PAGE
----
Workers with marketable skills can also leave bad employers and move to good ones. That is, exit and mobility can be key sources of power. Consider for example some emerging developments among ride service workers. Right now Uber and Lyft are using their control over information to squeeze more revenue out of their drivers. But competitors such as Juno in New York and Fasten in Boston and Austin are coming into this market using the same technologies but offering drivers better pay and treatment. Organizations that are now emerging as intermediaries in this industry—such as Sherpashare, the Taxi Workers Alliance, and the Independent Drivers Guild—could use the information they have to help drivers move from Uber to better-paying alternatives. This is a way of using information and mobility as sources of power.
Labor organizations should become the go-to sources for workers to acquire and maintain skills throughout their careers.
Labor also needs to learn from its mistakes. Too often in the past it has provided lukewarm support for labor management partnerships such as the ones started at car manufacturer Saturn and carried forward at Kaiser Permanente, a large health care consortium based in California. Both demonstrated their value: their members have had a voice in driving improvements in productivity, quality, and customer service (i.e., supporting high-productivity customer service business strategies) while achieving and maintaining industry-leading wages and benefits. But Saturn died because it lost support from both the top leaders of the UAW and General Motors. Kaiser Permanente labor management partnership continues but is not championed by AFL-CIO leaders because of internal splits within the federation’s executive council. A key lesson is that labor needs to champion and support these partnerships if it wants to grow and expand them.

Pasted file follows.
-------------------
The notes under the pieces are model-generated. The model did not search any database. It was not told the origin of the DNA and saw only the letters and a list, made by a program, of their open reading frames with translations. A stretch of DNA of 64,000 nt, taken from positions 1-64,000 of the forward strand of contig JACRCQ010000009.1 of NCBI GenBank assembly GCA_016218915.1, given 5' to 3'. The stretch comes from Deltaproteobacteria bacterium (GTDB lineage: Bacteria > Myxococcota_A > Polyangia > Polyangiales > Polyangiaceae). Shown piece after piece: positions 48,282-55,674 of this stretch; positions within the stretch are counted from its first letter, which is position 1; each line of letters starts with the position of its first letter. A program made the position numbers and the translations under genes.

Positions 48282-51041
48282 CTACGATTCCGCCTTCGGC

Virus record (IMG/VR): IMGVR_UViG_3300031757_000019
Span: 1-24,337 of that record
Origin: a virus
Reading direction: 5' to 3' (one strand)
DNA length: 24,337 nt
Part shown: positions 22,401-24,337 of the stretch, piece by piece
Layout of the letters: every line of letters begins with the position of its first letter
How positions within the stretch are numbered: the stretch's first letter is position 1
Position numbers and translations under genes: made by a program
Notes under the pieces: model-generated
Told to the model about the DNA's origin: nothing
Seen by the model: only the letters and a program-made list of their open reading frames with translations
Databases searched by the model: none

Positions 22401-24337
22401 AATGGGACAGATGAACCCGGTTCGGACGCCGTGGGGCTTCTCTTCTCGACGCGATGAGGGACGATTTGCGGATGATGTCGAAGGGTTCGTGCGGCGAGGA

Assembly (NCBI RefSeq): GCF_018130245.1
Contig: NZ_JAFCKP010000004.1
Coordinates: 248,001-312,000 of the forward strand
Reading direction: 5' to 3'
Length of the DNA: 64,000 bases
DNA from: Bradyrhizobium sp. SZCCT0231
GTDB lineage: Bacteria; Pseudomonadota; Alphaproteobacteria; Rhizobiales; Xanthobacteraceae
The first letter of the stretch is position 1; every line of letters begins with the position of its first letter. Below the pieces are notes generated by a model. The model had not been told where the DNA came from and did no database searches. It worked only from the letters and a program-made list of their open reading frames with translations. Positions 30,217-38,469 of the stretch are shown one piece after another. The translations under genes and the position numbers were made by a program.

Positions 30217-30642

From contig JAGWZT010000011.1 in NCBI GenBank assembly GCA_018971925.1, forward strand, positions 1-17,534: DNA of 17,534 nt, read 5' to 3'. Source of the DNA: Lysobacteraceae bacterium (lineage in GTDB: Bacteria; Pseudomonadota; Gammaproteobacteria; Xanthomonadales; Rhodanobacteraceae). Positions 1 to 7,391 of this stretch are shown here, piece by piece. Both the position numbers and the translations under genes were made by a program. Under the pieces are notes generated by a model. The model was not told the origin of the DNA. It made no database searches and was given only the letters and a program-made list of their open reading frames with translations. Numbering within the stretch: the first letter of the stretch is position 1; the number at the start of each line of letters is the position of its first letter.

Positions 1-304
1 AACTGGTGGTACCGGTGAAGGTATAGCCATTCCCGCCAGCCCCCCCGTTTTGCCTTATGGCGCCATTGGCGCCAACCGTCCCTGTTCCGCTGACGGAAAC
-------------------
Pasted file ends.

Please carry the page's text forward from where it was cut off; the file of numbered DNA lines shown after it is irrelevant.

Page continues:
Unions could go a step further by pursuing other models for representing all employees in a firm—production, professional, and managerial workers alike—in consultative bodies such as works councils similar to those found in Europe. The UAW tried to put such a body in place at the Volkswagen plant in Tennessee, but that attempt failed. More efforts along these lines are worth pursuing.
Pope, Bruno, and Kellman also support minority union organizing, a strategy that does not wait for majority votes for exclusive representation. Indeed that is the essence of efforts underway to provide information to employees of Walmart and other retail outlets about their rights. What stands out in that effort is the creative use of a smartphone app called Workit that allows Walmart employees to crowdsource information about their workplace rights. The tool allows Walmart employees to in effect unite without undergoing the formal process of unionization. It remains to be seen whether this experimental way of organizing proves sustainable, captures the interests and support of a large enough number of Walmart employees, and actually is successful at improving their conditions. However, it represents a kind of fresh thinking and use of technology as a source of worker power that deserves broad support.
My prescription for restoring worker voice and bargaining power would be something like this: search for new sources of power that complement strikes and protests; and recognize that society is thirsty for a unifying narrative that will uplift all groups together. I often refer to that much-needed narrative as a new social contract, to capture the sense that we need a vision for labor that encompasses human rights, fairness, and a commitment to contribute to a better economy and society for all. The next generation labor movement needs to pursue strategies that build power in ways that fit with today’s economy and workforce aspirations. We need not only knowledge, skills, and opportunities to contribute to solving big problems, but also employers who respect workers and compete on the basis of high productivity, good customer service, and good jobs.
And yes, “trust but keep your powder dry” still applies. Partnerships with willing employers are sustainable only if there is an understanding that the alternative is labor’s willingness and ability to draw on more traditional sources of power to protect and advance member interests. These more traditional pressure tactics will need to be used in dealing with employers who oppose the efforts of workers to gain representation or who choose to keep unions or professional associations at arm’s length.
Thomas Kochan is the Co-Director of the Institute for Work and Employment Research and the George M. Bunker Professor at the MIT Sloan School of Management. He is the co-author of Shaping the Future of Work: A Handbook for Action and a New Social Contract.
Unions are being strangled by laws that block workers from organizing, striking, and acting in solidarity. Becoming a rights-based movement is the only way to save labor.